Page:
Question asked a couple minutes ago gave me this idea... If you were to teach someone HTML today, it would be significantly more difficult than a couple years ago.

For example, the <font> tag is simple, straightforward, and easy to understand. But it's now slated for the chopping block in future versions of HTML. I couldn't imagine trying to learn HTML today the "right" way with CSS and style:-type markup.

So where's the line? Should someone learn tags that are easy to understand but deprecated? Or should you insist on "getting" CSS and validation-passing styling from day one?

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    I didn't think font tags were simple. – MitMaro Aug 5 '09 at 3:47
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    how is <font size='10' color='blue' face='helvetica'> any easier than <div style='font:10px helvetica; color:blue'> ? – Jimmy Aug 5 '09 at 3:51
  • @Jimmy because in the font tag, each attribute is clearly specified, no spacing and semicolons to worry about, etc, it reads clearly. face='helvetica' tells you it's a font face... for a beginner, 10px helvetica could be confusing, i.e. "is helvetica a certain type of font size?" – Brandon Aug 5 '09 at 3:58
  • (For the record, I'm not arguing that one way is better than the other - I'm honestly at a 50/50 on this, but in practice, beginners especially seem to glaze over at the styling markup more) – Brandon Aug 5 '09 at 4:00
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    It's easier to say "Everything visible has a style" than it is to say "Some visible things have a style and they're all set in different ways", IMO. – toholio Aug 5 '09 at 4:02

Learn the correct and valid way. It will reduce the bad habits and in the long run you will have to learn less.


I disagree. I think HTML is simpler today. You look at modern, clean HTML and that's what you see: clean, HTML, with minimal markup.

Presentation wise, it's nothing to shout at. But CSS fixes that.

CSS makes it even better. Simple changes have dramatic effect. Those dramatic effects lead to quick satisfaction and feedback. It also lets folks make sweeping changes, that affect "everything" rather than having to run through and propagate those changes.

That makes "mistakes" cheap to fix, which, again, leads to quicker success, and faster confidence.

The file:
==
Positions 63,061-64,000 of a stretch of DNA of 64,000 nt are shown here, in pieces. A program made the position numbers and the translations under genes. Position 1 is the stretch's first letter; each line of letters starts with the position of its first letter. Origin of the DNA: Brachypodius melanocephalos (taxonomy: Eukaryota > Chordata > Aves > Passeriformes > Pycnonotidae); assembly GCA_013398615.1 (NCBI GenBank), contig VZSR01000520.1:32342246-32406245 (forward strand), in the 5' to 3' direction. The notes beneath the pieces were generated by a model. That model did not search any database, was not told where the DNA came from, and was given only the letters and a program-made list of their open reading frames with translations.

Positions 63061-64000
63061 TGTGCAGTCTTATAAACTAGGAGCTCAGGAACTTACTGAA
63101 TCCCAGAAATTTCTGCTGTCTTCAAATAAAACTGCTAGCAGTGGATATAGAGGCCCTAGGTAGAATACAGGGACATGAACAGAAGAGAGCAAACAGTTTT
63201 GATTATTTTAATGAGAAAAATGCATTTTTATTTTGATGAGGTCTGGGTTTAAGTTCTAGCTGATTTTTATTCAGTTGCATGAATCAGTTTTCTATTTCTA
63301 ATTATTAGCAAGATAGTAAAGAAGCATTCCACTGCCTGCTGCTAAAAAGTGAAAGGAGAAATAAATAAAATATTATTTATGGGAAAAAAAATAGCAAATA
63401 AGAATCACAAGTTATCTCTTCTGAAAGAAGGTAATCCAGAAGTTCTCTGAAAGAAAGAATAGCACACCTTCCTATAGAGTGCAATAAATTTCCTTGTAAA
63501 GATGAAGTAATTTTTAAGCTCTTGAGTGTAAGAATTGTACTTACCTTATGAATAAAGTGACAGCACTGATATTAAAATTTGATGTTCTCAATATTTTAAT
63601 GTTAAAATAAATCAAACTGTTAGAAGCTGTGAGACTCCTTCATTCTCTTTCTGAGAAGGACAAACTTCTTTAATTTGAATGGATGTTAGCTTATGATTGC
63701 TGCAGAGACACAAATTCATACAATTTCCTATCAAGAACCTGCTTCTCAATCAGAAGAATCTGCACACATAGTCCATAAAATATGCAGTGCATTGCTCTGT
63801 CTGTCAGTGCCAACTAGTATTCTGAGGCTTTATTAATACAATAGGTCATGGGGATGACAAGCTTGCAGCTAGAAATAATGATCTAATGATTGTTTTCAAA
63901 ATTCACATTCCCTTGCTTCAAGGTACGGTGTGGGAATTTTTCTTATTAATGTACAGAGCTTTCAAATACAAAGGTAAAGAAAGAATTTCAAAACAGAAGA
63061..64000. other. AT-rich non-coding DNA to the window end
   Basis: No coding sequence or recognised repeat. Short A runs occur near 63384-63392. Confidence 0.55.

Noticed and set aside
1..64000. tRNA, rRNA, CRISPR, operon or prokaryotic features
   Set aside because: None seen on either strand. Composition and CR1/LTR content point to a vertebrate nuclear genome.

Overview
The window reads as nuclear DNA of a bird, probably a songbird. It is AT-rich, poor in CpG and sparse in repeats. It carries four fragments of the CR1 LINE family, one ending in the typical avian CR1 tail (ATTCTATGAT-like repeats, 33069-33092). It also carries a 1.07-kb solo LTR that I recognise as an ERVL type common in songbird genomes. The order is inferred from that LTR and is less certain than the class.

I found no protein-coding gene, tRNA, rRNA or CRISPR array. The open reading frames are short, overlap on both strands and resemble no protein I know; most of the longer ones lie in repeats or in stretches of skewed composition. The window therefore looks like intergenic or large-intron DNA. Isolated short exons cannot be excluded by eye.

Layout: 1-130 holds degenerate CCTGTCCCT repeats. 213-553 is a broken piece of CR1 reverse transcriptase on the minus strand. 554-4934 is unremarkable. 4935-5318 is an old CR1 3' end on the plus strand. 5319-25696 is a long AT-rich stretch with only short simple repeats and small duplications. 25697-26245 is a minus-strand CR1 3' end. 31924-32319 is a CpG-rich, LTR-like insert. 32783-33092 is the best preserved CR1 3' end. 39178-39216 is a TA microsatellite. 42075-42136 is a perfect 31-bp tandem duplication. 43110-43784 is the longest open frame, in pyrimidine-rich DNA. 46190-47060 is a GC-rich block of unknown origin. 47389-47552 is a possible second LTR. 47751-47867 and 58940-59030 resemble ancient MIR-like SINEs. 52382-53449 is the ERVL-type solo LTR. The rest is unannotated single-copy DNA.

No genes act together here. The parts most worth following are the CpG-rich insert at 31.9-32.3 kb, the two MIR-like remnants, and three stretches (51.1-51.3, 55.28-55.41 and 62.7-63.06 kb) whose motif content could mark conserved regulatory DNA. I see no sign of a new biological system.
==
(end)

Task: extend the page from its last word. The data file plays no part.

Are there a lot of tricks of the trade in CSS and HTML? You bet. But most folks don't need that right level of expertise right away.

So, IMHO, HTML is a much better animal today than in the "old days".


It would depend on the situation. I can see possible cases where I may want to teach someone as little as possible. Say they have to learn a litle htnl in order to to edit some content on a page every so often, and I know this person to be someone who won't bother to learn more than he or she needs to.

However if I were teaching someone who was serious about learning definitely I would definitely try to have them learn the right way. I learned too many bad habits of my own and am still having to learn the "proper" way of doing things. I feel responsible for anyone I teach, and would like to spare them that hassle.

And learning to do things properly is really not that hard and it's a heck of a lot harder than unlearning the wrong way and bad habits.


HTML has been trending away from style-markup and toward semantic markup for many years now. There are lots of good reasons for this; I don't think you asked this question to get a separation-of-style-and-content lecture :)

In terms of learning HTML, I think people learning HTML can understand the simple lessons about how tags turn into webpages using elements like <p> and <ul>. When they inevitably get the "ew its ugly! how do I fix it!" itch, introducing CSS via the style attribute is not the worst thing in the world, as long as people eventually learn to style elements from an external stylesheet.

I certainly learned HTML in the days of table-based layouts and font tags, so maybe I am underestimating their usefulness as teaching tools. But I think driving home the point that HTML isn't layout early will pay dividends later.


Actually, I think the OLD way is harder for a new person. Perhaps you don't see it that way because you're used to thinking in old patterns. It's like this almost-retired DOS/QuickBasic programmer I work with sometimes might say: "Programming is so much easier to understand when all you have is one file and you just read down the file from top to bottom." Most people would agree it's not best to learn programming by starting with QuickBasic.

So why is the NEW way easier?

Because it separates concerns. Content and presentation are neatly broken into separate places.

You can start by teaching basic markup with <h1>, <p>, <b>, <div> and all of the basic tags. Give them a chance to understand the basics by creating HTML that Mosaic can display just as easily as IE8 (OK... bad example probably... you probably have to enable some sort of compatibility mode in IE8 for that ;-)

Once content has been mastered, move on to presentation. Show them how they can edit a separate file (the CSS file) and change the presentation of the entire document (or website) without ever touching the original file.

Now THAT'S simplicity.


Definitely do not teach outdated methods. You used to teach in just one step, HTML with styling tags.

Now, just teach in 2 steps. First teach a few basic semantic tags such as headers, paragraphs, and lists, then teach them how to make a stylesheet to style those. Then move on to more tags and more advanced styling from there.

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